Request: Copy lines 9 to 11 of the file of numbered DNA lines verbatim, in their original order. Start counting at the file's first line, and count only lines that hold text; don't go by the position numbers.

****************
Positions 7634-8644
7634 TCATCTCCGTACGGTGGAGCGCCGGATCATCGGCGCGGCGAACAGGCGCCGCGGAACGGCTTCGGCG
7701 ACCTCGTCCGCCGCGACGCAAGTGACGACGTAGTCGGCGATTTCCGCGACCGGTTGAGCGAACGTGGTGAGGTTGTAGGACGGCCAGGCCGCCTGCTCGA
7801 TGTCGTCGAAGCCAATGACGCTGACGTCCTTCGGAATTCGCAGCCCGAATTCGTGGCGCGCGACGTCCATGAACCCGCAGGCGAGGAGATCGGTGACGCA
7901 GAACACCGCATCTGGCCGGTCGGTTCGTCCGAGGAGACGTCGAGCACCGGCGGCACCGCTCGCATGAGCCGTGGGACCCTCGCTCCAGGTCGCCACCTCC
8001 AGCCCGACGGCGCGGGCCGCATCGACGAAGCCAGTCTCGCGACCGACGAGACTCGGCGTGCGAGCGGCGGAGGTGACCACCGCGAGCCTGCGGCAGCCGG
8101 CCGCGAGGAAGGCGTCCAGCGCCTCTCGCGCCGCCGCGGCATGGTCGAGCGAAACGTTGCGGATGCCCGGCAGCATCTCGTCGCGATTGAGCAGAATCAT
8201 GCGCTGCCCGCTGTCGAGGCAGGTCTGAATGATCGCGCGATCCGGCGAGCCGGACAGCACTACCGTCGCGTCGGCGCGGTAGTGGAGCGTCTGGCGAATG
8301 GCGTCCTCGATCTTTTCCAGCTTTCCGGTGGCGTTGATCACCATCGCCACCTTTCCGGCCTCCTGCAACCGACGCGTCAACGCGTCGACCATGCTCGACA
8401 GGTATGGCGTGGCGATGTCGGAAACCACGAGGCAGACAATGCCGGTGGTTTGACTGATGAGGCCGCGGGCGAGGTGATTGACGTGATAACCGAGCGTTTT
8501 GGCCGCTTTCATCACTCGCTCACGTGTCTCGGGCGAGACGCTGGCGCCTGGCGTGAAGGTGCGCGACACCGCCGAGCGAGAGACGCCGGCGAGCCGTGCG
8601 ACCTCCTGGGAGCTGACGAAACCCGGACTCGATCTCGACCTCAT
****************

8301 GCGTCCTCGATCTTTTCCAGCTTTCCGGTGGCGTTGATCACCATCGCCACCTTTCCGGCCTCCTGCAACCGACGCGTCAACGCGTCGACCATGCTCGACA
8401 GGTATGGCGTGGCGATGTCGGAAACCACGAGGCAGACAATGCCGGTGGTTTGACTGATGAGGCCGCGGGCGAGGTGATTGACGTGATAACCGAGCGTTTT
8501 GGCCGCTTTCATCACTCGCTCACGTGTCTCGGGCGAGACGCTGGCGCCTGGCGTGAAGGTGCGCGACACCGCCGAGCGAGAGACGCCGGCGAGCCGTGCG